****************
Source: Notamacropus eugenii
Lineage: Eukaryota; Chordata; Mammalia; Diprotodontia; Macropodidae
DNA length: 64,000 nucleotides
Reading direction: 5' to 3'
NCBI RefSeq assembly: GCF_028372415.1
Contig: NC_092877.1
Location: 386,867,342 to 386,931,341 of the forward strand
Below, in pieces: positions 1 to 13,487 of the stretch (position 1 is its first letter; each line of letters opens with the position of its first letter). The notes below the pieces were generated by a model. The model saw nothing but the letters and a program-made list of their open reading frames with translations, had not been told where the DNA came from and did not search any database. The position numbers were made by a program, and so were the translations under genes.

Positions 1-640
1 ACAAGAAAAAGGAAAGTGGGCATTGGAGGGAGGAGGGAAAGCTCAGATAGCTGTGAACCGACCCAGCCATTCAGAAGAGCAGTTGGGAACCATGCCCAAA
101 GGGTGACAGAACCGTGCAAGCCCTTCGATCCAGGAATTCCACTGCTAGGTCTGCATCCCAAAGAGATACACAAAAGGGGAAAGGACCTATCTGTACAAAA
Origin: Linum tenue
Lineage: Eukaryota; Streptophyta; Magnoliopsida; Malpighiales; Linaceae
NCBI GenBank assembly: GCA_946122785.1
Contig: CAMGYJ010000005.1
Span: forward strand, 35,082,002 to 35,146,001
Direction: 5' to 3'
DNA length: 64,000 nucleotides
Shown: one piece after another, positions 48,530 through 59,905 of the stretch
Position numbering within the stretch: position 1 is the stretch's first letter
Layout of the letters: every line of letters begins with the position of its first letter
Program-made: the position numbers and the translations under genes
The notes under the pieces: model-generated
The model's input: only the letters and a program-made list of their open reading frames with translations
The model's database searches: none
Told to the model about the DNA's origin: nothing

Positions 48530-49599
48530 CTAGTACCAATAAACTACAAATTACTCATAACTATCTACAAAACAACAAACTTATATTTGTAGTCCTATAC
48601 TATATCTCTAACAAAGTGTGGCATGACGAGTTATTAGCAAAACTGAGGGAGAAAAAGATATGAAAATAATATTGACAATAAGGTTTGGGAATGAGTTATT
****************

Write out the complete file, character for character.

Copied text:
Source: Notamacropus eugenii
Lineage: Eukaryota; Chordata; Mammalia; Diprotodontia; Macropodidae
DNA length: 64,000 nucleotides
Reading direction: 5' to 3'
NCBI RefSeq assembly: GCF_028372415.1
Contig: NC_092877.1
Location: 386,867,342 to 386,931,341 of the forward strand
Below, in pieces: positions 1 to 13,487 of the stretch (position 1 is its first letter; each line of letters opens with the position of its first letter). The notes below the pieces were generated by a model. The model saw nothing but the letters and a program-made list of their open reading frames with translations, had not been told where the DNA came from and did not search any database. The position numbers were made by a program, and so were the translations under genes.

Positions 1-640
1 ACAAGAAAAAGGAAAGTGGGCATTGGAGGGAGGAGGGAAAGCTCAGATAGCTGTGAACCGACCCAGCCATTCAGAAGAGCAGTTGGGAACCATGCCCAAA
101 GGGTGACAGAACCGTGCAAGCCCTTCGATCCAGGAATTCCACTGCTAGGTCTGCATCCCAAAGAGATACACAAAAGGGGAAAGGACCTATCTGTACAAAA
Origin: Linum tenue
Lineage: Eukaryota; Streptophyta; Magnoliopsida; Malpighiales; Linaceae
NCBI GenBank assembly: GCA_946122785.1
Contig: CAMGYJ010000005.1
Span: forward strand, 35,082,002 to 35,146,001
Direction: 5' to 3'
DNA length: 64,000 nucleotides
Shown: one piece after another, positions 48,530 through 59,905 of the stretch
Position numbering within the stretch: position 1 is the stretch's first letter
Layout of the letters: every line of letters begins with the position of its first letter
Program-made: the position numbers and the translations under genes
The notes under the pieces: model-generated
The model's input: only the letters and a program-made list of their open reading frames with translations
The model's database searches: none
Told to the model about the DNA's origin: nothing

Positions 48530-49599
48530 CTAGTACCAATAAACTACAAATTACTCATAACTATCTACAAAACAACAAACTTATATTTGTAGTCCTATAC
48601 TATATCTCTAACAAAGTGTGGCATGACGAGTTATTAGCAAAACTGAGGGAGAAAAAGATATGAAAATAATATTGACAATAAGGTTTGGGAATGAGTTATT